Forget the roses, because Fog of Love is guaranteed to deliver a beautiful relationship.
One day you’re sharing an ice cream at the beach, the next your partner has bought you an unexpected and most certainly unwanted designer sex toy. OK, so perhaps not all the scenarios in relationship simulator Fog of Love are realistic. But you know what? This is Art Board, baby, and we’re here to talk about aesthetics, not realism.
Arriving fashionably late for Valentine’s Day, it’s time to look across the candlelit gaming table and rest our eyes on the gorgeous, semi-cooperative creation that is Fog of Love. With a design this good, it was always meant to be.
First impressions are important, both in dating and board games. We don’t like to think of ourselves as shallow but oh boy, Fog of Love makes a jaw-dropping entrance. From the swish box to the pristine board you’ll slide out of it, and even the perfectly weighted decision chips -- seriously, those chips -- there are few board games out there that can rival this caliber of production. Fog of Love is a game that looks good and knows it.
Relationship board games are nothing new of course, but most are played for cheap laughs. Lazy gags about watching the game with the guys or women wanting to go shopping are typically wrapped in gaudy, unpleasant packaging. Here, however, things are very different.
By mixing high-quality components with a sleek and most importantly sensitive art direction, Fog of Love immediately lets you know that it takes its theming seriously. That’s not to say it isn’t a funny game; played with a good friend or partner, it routinely generates laughs. Instead, it shows that Fog of Love doesn’t treat relationships -- or the idea of a relationship board game -- as a joke. Impressive production values are typically an added bonus to most games, but with a theme that’s been treated as a throwaway in the past, they’re essential to Fog of Love’s charm.
So you sit down, and once you’re past the socially expected compliments and small talk, it’s time to get to know the finer details of the game you’re sharing a table with. As you create characters and begin to role play, it becomes apparent that Fog of Love, like any meaningful relationship, is far from a solo project.
It’s a story that the board conveys with delicate subtlety as well. Yes, one side is tinged blue, the other, pink, but neither is exclusive. The two colors intermingle throughout the design, a gentle bokeh effect allowing them to probe one another’s boundaries. You’re two separate people, but the choices you make in this relationship will most certainly affect the other, and it’s up to you to pay attention to the desires of your own heart -- and those of your partner. It’s a smart, thematic, and thoughtful touch.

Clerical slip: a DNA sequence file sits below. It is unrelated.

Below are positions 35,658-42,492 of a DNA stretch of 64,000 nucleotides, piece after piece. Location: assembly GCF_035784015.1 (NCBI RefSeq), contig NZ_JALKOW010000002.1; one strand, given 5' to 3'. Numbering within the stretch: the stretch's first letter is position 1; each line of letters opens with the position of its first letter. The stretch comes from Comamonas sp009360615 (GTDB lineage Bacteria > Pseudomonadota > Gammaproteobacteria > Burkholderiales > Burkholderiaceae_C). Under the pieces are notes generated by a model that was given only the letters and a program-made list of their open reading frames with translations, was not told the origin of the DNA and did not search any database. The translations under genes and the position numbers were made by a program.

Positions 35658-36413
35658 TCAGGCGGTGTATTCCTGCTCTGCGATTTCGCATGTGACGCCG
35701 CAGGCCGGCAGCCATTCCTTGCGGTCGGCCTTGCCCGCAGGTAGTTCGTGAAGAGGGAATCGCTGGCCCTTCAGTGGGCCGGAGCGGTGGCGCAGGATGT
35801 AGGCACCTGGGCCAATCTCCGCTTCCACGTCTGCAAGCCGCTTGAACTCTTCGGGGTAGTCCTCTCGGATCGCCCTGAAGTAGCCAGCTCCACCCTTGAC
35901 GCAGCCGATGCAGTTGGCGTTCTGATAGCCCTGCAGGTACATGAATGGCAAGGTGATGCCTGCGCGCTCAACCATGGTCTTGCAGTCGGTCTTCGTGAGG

In truth, “thoughtful” is an appropriate way to sum up almost every element in Fog of Love’s design. Multi-sided player cards let you form whatever gender combo you’d like. Personality aspects are shown in clear pastel colors but also come with symbols for added differentiation. Themes like sex, family, and discrimination are covered carefully but with impact in scene cards. Humor is commonplace in choices but rarely in a manner that feels like the game is punching down or insulting your character’s decision.
Fog of Love is a game that deserves to be admired, so it helps that it’s such a brilliant group experience as well. As two-player games go, we’d argue few will generate quite so many laughs for onlookers as a session in front of your friends will.
So clear your diaries, polish the champagne glasses, and prepare those scented candles because Fog of Love is a game that you should spend an evening enjoying together with a lover, a friend, or maybe even both.
Phwoar, things are getting a bit hot in here, aren’t they? It must be time to cool off by listening to the Going Analog Podcast. Or if you’d like to take this relationship further, feel free to drop us a message on Twitter, Instagram, or Facebook. We promise not to bite.
Art Board is a series in which we highlight board games that are more than just great to play; they’re also a delight to look at -- the kind of games that draw players to the table regardless of your snack supply. Whether it’s through distinct art styles, detailed components, or clever design, these are the games that deserve to be admired.
When he’s not losing himself as a mercenary in Gloomhaven, Henry Stenhouse can be found gobbling up all the latest and greatest party games, then wondering why he can never find the time to actually play them with friends. Share your love of deckbuilders with him on Twitter @Fernoface or drop an email to firstname.lastname@example.org.